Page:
Two Paths and the Knowledge for a Blessed Life

If you happen to have studied the world of business and marketing, there’s this famous “case study” given, about the most successful sales letter of all time.

It is a marketing campaign, which ran between 1975 to 2003, and was responsible for over $2 billion in revenue for Wall Street Journal, a US business-focused newspaper. They used to post this short letter in people’s mailboxes, and it converted like crazy.

Thousands upon thousands bought a subscription to WSJ based upon this letter, and it contributed in making WSJ be the largest newspaper in the US by circulation.

Over this period, they had in fact had many, many other writers who tried to beat the conversion ratio of subscribers that this advertisement pulled in, but nothing worked as efficiently as what you’re about to read.

Hence why it is known as “the greatest sale letter” and here’s how it starts:

“Dear Reader:
On a beautiful late spring afternoon, twenty-five years ago, two young men graduated from the same college. They were very much alike, these two young men. Both had been better than average students, both were personable and both – as young college graduates are – were filled with ambitious dreams for the future.
Recently, these two men returned to college for their 25th reunion.
They were still very much alike. Both were happily married. Both had three children. And both, it turned out, had gone to work for the same Midwestern manufacturing company after graduation, and were still there.
But there was a difference. One of the men was manager of a small department of that company. The other was its president.
What Made The Difference
Have you ever wondered, as I have, what makes this kind of difference in people’s lives? It isn’t always a native intelligence or talent or dedication. It isn’t that one person wants success and the other doesn’t.
The difference lies in what each person knows and how he or she makes use of that knowledge.
And that is why I am writing to you and to people like you about The Wall Street Journal. For that is the whole purpose of The Journal: To give its readers knowledge – knowledge that they can use in business.”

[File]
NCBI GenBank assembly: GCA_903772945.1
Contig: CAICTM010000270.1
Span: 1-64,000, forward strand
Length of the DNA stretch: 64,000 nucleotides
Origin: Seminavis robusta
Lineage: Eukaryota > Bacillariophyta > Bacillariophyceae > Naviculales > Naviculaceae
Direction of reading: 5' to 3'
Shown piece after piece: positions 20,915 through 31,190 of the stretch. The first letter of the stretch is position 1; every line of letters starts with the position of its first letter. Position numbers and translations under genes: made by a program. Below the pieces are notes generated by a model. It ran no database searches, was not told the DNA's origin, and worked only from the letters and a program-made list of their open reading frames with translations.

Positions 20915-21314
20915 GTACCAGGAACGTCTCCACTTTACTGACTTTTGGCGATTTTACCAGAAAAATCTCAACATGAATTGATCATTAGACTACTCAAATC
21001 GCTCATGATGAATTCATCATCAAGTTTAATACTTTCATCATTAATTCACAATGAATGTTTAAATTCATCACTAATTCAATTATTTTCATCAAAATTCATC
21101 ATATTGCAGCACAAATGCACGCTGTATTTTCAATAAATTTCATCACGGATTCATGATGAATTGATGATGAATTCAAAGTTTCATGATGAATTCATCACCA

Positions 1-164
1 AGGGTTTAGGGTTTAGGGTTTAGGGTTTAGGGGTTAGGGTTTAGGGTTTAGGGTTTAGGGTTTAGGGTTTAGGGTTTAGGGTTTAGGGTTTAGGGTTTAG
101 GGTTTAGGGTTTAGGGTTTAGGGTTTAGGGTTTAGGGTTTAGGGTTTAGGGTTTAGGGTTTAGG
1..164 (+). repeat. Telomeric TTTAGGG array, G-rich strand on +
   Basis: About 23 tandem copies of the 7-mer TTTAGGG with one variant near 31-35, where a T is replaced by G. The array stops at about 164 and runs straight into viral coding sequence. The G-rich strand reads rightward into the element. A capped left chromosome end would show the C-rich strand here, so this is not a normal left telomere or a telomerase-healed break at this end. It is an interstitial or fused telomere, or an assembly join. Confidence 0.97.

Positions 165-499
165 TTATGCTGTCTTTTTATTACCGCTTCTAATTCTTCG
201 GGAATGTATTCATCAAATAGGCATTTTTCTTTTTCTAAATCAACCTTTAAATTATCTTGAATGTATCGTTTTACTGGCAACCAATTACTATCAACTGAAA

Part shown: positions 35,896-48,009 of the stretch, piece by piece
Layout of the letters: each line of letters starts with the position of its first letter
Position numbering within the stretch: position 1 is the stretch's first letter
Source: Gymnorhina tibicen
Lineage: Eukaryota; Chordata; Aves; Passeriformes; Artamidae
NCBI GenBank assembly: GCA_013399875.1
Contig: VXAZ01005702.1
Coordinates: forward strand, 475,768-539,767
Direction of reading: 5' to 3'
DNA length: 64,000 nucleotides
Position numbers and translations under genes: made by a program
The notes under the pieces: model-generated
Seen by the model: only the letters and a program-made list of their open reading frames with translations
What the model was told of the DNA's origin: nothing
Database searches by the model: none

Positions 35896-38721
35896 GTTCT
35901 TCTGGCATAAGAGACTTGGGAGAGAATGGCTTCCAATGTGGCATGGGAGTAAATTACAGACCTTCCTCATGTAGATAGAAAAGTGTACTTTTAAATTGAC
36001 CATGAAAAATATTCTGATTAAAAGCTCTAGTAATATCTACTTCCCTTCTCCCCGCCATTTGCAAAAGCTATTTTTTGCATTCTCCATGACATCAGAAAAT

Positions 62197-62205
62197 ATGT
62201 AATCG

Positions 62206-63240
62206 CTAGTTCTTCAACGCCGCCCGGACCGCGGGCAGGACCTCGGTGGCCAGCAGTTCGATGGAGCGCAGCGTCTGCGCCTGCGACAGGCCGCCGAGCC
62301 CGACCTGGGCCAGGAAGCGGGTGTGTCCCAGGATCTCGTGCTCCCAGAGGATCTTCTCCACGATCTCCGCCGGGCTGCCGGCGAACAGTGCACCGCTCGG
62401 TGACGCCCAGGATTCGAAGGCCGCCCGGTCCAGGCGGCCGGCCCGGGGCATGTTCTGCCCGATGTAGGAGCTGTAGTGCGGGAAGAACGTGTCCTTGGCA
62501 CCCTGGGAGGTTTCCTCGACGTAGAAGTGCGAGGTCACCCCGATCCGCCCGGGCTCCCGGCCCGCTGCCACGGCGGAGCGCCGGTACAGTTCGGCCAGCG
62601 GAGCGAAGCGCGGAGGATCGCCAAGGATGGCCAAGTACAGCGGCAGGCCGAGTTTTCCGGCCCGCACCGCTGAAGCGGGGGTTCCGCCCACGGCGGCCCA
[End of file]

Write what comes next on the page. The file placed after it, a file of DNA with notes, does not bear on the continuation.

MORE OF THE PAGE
* * *

The letter goes on to then affirm that if you’ll read WSJ, you’ll also be like that successful later man, who had the extra “knowledge edge” over his colleague. For knowledge is power and WSJ will give you that “knowledge advantage” that others don’t have.

Yet the “secret sauce” for why this letter was so successful was not in the follow up text, but right in the opening paragraphs you just read. Would you like to know why this worked so well?

For marketing is not stupid. We live in the age of marketing after all, where we are served as many as 5000 ads in one single day.

When one ad performs so remarkably well, it’s because it understood what makes people tick, better than we often understand ourselves.

So let’s explore then why this letter performed so well. For its undeniable success is based upon a deep insight into human nature. It tapped into a number of psychological levers, which literally made people subscribe…

Once Upon a Time On the Battlefield of Life

The Buddha was once said to have told to his disciples this story:

“There was once upon a time, a man laying wounded on a battlefield. He had an arrow deeply embedded in his body and was in much pain. Surrounding him were his companions who wanted to help him. They all agreed, the arrow needed to be pulled out, if he was to live.
But this was a painful procedure. The arrow had to be carefully pulled out and quickly bandaged, so the wound could heal.
So the man was stressed and afraid. What if the procedure wasn’t done right? What if these people didn’t know what they were talking about? What if there was another way, a painless way, that no one knew?
The wounded man, wanted to be absolutely certain that he had at hand, all the knowledge he could gather about the arrow and his condition. He wanted to be dead certain, that he had the best information.
So he began to probe those on the battle field: “From what direction did the arrow come from?”, “How did it enter his body?”, “Of what materials was the arrow made of?”, “What was its length, its width, its form?”, “Who was the agent who shot this arrow?”, “Have they found him?”, “What is he like?”
And as he kept asking these questions, piecing together all kind of info about the arrow, his condition deteriorated and he died.
The Buddha went on to explain to his disciples, that his role among them, was to show them, “how to pull out the arrow”.
“The arrow?”, his disciples asked, “What do you mean by that?”
“The arrow,” the Buddha said, “is the way of the world”.

* * *

Through this story the Buddha was to share an insight into our existence, that’s perhaps more relevant to us in the 21st century than ever before. That’s because we are amidst a great “info fog” that has almost entirely obscured the essentials of life.

And like with the man on the battlefield, one of the consequences of this is, that we are prone to ask all types of wrong questions, while our life passes us by…

For there are two great issues at the heart of this story…

© 2023 Jonah's Club by Center for Meaningful Leadership Inc - A Non-Profit Organization


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